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leap fpga ctrl

Michael Adler edited this page Apr 20, 2015 · 1 revision

Leap-fpga-ctrl

LEAP provides the management utility leap-fpga-ctrl as a means of sharing and coordinating FPGAs among users.
leap-fpga-ctrl makes use of several user provided configuration scripts to manage the specific FPGAs within the user system. run invokes leap-fpga-ctrl to execute hybrid FPGA programs.

States

leap-fpga-ctrl manages the state of each FPGA in the system. FPGAs can be in the following states:

  • FREE – unowned by a program
  • RESERVED – owned by a particular program
  • PROGRAM – being programmed
  • ACTIVE – executing a program
  • INACTIVE – transient state used in multi-fpga programs. FPGA is owned and programmed, but held in reset.
  • RESET

A typical programming cycle involves a run script actuating the FPGA through several steps:

FREERESERVEDPROGRAMINACTIVEACTIVE → → FREE

As leap-fpga-ctrl transitions between states, it touches several metadata files in the system and performs actions on behalf of the program.

FREE

The default state for FPGAs. The FPGA may retain a previously programmed bitfile, which reduces the need for reprogramming. To retain this information, leap-fpga-ctrl
maintains a lockfile at PREFIX/var/lock/leap/PHYSICAL_ID, which contains metadata about specific physical devices, including user, state, and the programming information.

[keflemin-vs-fpga-2 leap-platforms(203)] cat /usr/var/lock/leap/0000:04:00.0
11300365 1 hello_hybrid_vc707_vivado-4ab9615c13a2a9d730024f000d488bf0

RESERVED

The FPGA has been reserved by a user for exclusive use. This exclusivity is enforced by the lockfile described above. When a programmer reserves an FPGA leap-fpga-ctrl supplies a logical device id to the programmer. This id can be viewed as handle on which the programmer can invoke the various functionalities of leap-fpga-ctrl. Device ids are assigned lexically based on the order of the device descriptors in /etc/leap/config.

PROGRAM

The FPGA is transient state in which it may be programmed by the user program. At programming time, the programming script makes use of leap-fpga-ctrl to obtain information about how to program the FPGA. The config file contains a field prog_cable_id which describes the device serial number. Information on finding device serial numbers is here.

INACTIVE

LEAP supports programmers which run on multiple platforms. Since loading programs on multiple platforms requires some form of distributed coordination at programming time. Thus, LEAP programs require some mechanism to place programmed into a known state.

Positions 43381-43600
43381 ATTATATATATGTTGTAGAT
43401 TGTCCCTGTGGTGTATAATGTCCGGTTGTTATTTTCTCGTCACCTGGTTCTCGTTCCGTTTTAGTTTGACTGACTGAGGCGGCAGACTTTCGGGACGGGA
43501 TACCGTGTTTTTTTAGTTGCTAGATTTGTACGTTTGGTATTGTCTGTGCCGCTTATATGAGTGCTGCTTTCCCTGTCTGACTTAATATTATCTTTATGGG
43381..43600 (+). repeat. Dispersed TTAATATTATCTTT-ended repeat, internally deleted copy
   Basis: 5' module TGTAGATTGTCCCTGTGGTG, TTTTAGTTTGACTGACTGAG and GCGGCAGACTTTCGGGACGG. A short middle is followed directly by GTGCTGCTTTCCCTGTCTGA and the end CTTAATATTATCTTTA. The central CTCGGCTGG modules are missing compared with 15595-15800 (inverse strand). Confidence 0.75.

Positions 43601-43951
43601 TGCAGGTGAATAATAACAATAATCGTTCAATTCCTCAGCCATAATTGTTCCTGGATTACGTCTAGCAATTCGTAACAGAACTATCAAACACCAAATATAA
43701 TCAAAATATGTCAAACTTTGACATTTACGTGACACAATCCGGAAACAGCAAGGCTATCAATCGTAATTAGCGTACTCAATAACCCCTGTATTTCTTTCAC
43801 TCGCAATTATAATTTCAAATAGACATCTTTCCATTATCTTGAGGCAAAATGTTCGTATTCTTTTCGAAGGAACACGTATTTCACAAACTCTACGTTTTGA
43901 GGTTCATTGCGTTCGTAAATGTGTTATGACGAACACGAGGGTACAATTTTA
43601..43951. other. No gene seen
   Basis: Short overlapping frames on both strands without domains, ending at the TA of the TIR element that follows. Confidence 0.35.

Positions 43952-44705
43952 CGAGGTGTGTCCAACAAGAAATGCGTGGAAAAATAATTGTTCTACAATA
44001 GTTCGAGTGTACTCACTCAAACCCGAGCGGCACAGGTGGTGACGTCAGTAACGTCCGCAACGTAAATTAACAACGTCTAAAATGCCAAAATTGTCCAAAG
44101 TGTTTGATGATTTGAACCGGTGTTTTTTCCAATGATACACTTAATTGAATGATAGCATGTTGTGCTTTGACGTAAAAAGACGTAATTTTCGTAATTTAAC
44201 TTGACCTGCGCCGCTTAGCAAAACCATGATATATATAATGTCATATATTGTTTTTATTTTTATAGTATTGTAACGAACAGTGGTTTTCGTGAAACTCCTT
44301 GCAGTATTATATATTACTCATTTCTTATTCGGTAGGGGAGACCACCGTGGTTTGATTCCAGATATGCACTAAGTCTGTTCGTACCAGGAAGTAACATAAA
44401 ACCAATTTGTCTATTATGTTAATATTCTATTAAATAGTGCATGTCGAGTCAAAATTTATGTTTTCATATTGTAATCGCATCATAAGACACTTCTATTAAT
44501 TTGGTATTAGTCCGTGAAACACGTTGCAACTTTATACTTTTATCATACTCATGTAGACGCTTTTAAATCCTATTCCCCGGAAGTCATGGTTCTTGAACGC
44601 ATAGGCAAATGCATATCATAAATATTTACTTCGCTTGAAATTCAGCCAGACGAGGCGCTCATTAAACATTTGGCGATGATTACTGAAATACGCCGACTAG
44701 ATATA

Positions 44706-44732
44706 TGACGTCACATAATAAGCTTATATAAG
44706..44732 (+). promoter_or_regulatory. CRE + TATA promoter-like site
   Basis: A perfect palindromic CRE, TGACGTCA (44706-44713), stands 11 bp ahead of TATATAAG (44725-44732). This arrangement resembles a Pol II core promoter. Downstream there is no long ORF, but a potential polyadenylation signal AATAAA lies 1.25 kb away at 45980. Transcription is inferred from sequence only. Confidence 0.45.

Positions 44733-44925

Since deactivating a platform sometimes requires the support of platform device drivers, leap-fpga-ctrl provides an interface by which programmers may supply the driver interface to their specific drivers. If a platform in the config file supplies a script, leap-fpga-ctrl will inform the programmer, so that the programmer may take appropriate actions after programming the FPGA. The platform script supplies an executable interface for programming, activating, and deactivating the platform.

ACTIVE

A platform in the active state is running an FPGA program. During the transition to the active state, leap-fpga-ctrl will invoke the platform script to perform any activities necessary for running a program on the platform, for example, installing a device driver.

RESET

A transient state in which leap-fpga-ctrl drops an existing reservation. leap-fpga-ctrl will also remove any device drivers associated with the platform by invoking the platform script.

Files

/etc/leap/config

Contains a description of the FPGAs located in the current system. Each system may have several FPGAs, and several FPGAs of the same class.

LEAP includes a sample config script which is intended to be used as a template for programmer. However, because it involves highly-system-specific parameters, like device serial numbers, the file must be modified on a per system basis.

# instance of Xilinx VC707.
[VC707.0]
class = VC707 
has_control_script = yes # control script provided at /usr/share/leap/scriptsVC707